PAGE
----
Tag Archives: Chevrolet Volt

Reclaiming the mojo

The 2016Malibu appears ready to make up lost ground (Image: General Motors)

The 2016 Malibu appears ready to make up lost ground (Image: General Motors)

Having seen 37 years of American history pass through its rear-view mirror, you’d think Chevrolet’s experienced Malibu would find luring new buyers to be a breeze.

But the most recent generation of the bread-and-butter sedan failed to dominate the midsize market, and struggled to arrest declining sales amid strong competition from the likes of Fusion, Sonata, Camry, and Accord.

Well, Chevy clearly doesn’t like the idea of the Malibu becoming an overlooked wallflower at the school dance. Their response to the problem is the 2016 Malibu, which will arrive – dressed to impress – in the fourth quarter of this year.

Bigger, roomier, and more efficient, the 2016 Malibu promises to remedy the criticisms levelled against its predecessor – mainly, that legroom was lacking, the styling too lacklustre, and the mild hybrid too mild.

The best view of the 2016 Malibu, IMHO. Can you tell it's longer? (Image: General Motors)

The best view of the 2016 Malibu, IMHO. Can you tell it’s longer? (Image: General Motors)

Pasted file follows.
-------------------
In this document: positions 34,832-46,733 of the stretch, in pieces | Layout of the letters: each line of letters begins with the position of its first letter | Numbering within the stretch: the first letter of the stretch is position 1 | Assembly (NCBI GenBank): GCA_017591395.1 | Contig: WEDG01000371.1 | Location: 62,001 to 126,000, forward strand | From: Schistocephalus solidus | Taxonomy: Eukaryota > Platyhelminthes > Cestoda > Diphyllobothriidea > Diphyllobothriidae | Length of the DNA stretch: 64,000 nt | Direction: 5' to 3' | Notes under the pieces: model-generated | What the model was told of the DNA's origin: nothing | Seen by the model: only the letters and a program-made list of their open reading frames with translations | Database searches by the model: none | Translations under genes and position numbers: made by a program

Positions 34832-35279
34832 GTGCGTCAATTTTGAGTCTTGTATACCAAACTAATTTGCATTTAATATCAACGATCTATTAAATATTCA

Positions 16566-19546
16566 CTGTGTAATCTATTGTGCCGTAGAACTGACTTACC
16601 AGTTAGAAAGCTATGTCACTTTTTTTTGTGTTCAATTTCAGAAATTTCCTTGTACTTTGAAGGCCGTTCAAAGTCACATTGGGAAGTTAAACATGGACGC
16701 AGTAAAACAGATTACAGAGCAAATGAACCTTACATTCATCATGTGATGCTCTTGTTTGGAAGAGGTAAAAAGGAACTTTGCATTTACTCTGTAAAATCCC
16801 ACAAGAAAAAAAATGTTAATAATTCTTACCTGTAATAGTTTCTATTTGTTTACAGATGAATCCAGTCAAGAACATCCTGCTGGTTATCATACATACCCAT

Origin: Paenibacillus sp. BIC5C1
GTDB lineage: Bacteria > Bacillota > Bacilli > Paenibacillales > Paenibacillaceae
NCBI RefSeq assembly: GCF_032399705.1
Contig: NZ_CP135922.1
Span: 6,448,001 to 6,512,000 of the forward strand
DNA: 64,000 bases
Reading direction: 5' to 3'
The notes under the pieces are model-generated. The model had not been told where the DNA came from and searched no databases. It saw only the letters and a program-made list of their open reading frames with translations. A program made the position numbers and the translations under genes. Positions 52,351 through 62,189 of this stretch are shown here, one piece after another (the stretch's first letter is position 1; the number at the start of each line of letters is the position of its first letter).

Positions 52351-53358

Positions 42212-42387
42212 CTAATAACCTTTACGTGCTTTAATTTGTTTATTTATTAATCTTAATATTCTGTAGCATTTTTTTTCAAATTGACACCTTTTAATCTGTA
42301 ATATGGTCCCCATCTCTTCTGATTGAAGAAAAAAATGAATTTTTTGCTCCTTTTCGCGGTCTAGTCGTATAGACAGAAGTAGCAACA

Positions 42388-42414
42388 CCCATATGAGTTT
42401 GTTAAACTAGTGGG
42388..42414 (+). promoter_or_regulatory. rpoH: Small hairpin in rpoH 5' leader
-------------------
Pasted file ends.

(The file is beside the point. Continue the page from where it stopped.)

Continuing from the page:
As the photos here show, the new Malibu has borrowed some duds from the Impala’s closet. Elements of the design language of its bigger stable mate can be seen in its creased, flowing flanks – especially towards the rear.

With a wheelbase nearly four inches longer, the 2016 ‘Bu will allow occupants to stretch their legs a little.

A new 1.5-litre turbo four-cylinder will make 160 horsepower and 184 foot-pounds of torque, and is supposedly good for about 37 mpg (U.S.) highway, or 6.4 litres/100 km. Optional is GM’s well-known turbo 2.0-litre four, making 250 hp.

Helping the newly lengthened Malibu roll along efficiently are grille shutters, a nearly 300 pound weight loss, and (in 2.0-litre guise) a new 8-speed automatic transmission.

To wring maximum efficiency out of the Malibu, buyers can opt for a ‘heavy hybrid’ version that uses a modified version of the new Chevy Volt’s drivetrain and can travel up to 88 km/h in EV mode.

A 1.8-litre direct injection engine and two electric motors return an estimated 48 mpg (U.S.) in the city and 45 mpg on the highway, for a combined rating of 47 mpg (5.0 litres/100km).

Some angles have the front end appearing awkward; head-on, it's not so pronounced (Image: General Motors)

Some angles have the front end appearing awkward; head-on, it’s not so pronounced (Image: General Motors)

Numbers like these, coupled with a new skin, should help the Malibu do battle with its competitors.

On a personal note, I can’t give the design an A+, though it is a definite improvement.

The 2016 Malibu does a good job in keeping visual interest (and I do find its design muse, the Impala, to be attractive), but the front end seems awkward to me – too many diverging angles, and a catfish mouth.

Viewed side-on or from the rear, well, different story.


Volt 2.0

Next-generation Chevy Volt to debut in January

On sale since mid-2011, a total of 3,394 Volts have found buyers in Canada (as of the end of July, 2014).